3. When budget's tight - go for quality as opposed to quantity
I’m proud of it that I recently had a chance to introduce Tel Aviv Fashion Week to executives at IMG, which runs the world’s Mercedes Benz Fashion Weeks. However, until they knock on our door with some very appealing proposal, Tel Aviv Fashion Week will be facing the challenge of finding the right and permanent sponsors, which is not the easiest task in a country, where awareness about the huge potential of the local fashion industry is only waking up now.
Thus, being on a tight budget it is crucial to make decisions about what needs to go and what absolutely needs to stay.
We had been very generous to our press delegation, including accommodation and high-end gifts, on the other hand, most evening events couldn’t be sponsored and guests had to be prepared for no all-inclusive parties.
If you are on a limited budget but need to spend on marketing, CRM etc., think of what you absolutely can’t do without and do it the best possible and impressive way. Everything else will need to wait and will be executed once you’ll have the means for it.
4. Check your event's celeb factor
As mentioned above, only in a few years Tel Aviv Fashion Weeks have enjoyed the presence of internationally acclaimed designers, press, in addition to well-known personalities, who together contributed tremendously to building the event’s global reputation. Call it home-run, but having Bar Refaeli on the catwalk was echoed by international press. Moschino’s fashion show left no Italian mainstream and fashion publication indifferent to Tel Aviv Fashion Week back then only in its second year.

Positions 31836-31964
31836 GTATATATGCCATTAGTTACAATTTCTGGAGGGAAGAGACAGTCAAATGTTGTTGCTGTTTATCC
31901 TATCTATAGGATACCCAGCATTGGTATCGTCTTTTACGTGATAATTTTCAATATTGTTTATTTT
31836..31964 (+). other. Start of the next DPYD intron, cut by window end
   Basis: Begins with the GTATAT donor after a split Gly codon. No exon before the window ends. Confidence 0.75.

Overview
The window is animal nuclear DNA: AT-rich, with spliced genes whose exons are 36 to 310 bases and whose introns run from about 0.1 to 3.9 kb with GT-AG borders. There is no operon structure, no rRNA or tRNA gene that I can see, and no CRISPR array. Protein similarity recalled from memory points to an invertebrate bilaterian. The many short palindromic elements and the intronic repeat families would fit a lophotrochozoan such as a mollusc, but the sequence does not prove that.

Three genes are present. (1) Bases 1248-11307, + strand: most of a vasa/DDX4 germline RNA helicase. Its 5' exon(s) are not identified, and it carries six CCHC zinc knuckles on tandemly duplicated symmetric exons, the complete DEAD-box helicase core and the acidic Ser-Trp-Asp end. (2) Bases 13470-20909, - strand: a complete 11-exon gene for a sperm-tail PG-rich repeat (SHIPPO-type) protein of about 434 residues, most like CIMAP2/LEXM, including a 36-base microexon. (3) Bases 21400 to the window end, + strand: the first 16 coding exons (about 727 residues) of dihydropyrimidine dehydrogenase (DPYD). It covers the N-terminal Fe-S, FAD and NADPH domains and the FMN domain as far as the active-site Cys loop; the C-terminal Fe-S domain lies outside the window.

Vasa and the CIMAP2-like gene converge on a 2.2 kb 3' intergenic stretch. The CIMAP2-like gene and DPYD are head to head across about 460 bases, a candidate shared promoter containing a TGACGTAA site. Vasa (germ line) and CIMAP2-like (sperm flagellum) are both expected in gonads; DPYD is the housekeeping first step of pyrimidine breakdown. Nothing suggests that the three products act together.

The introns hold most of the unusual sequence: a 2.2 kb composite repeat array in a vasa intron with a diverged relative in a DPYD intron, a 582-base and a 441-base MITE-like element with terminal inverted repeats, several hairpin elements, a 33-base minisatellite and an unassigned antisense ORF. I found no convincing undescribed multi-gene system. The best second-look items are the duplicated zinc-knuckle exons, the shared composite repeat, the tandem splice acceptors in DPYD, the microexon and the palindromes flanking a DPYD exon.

Even if you aren’t in the fashion business, having a known personality, relevant for your target audience, is a huge help to boost your reputation. It can be an important investor, or a local politician – sometimes it will make more sense to invest into creating a relationship with that one person and getting their support as opposed to running after several VIPs, without enough means to maintain those relationships.
5. A successful event is based on conclusions from previous events
For already listed reasons, it had been important that each Tel Aviv Fashion Week gives space to at least one international fashion designer, who until now always opened the Fashion Week. However, since this event is all about promoting Israeli designers the idea is to start shifting the spotlight on the local fashion scene, while ensuring that international guests and media are still going to be interested enough to attend.
After completing a complex and highly energy-consuming event organizers tend to take off time right after, get a chance to breath and soon enough start focusing on the next event. This setup definitely makes senses, however it is crucial not to forget to have a feedback session with the entire team, to take the time to thank them and to listen to all their suggestions and comments, to make your event a real success next time.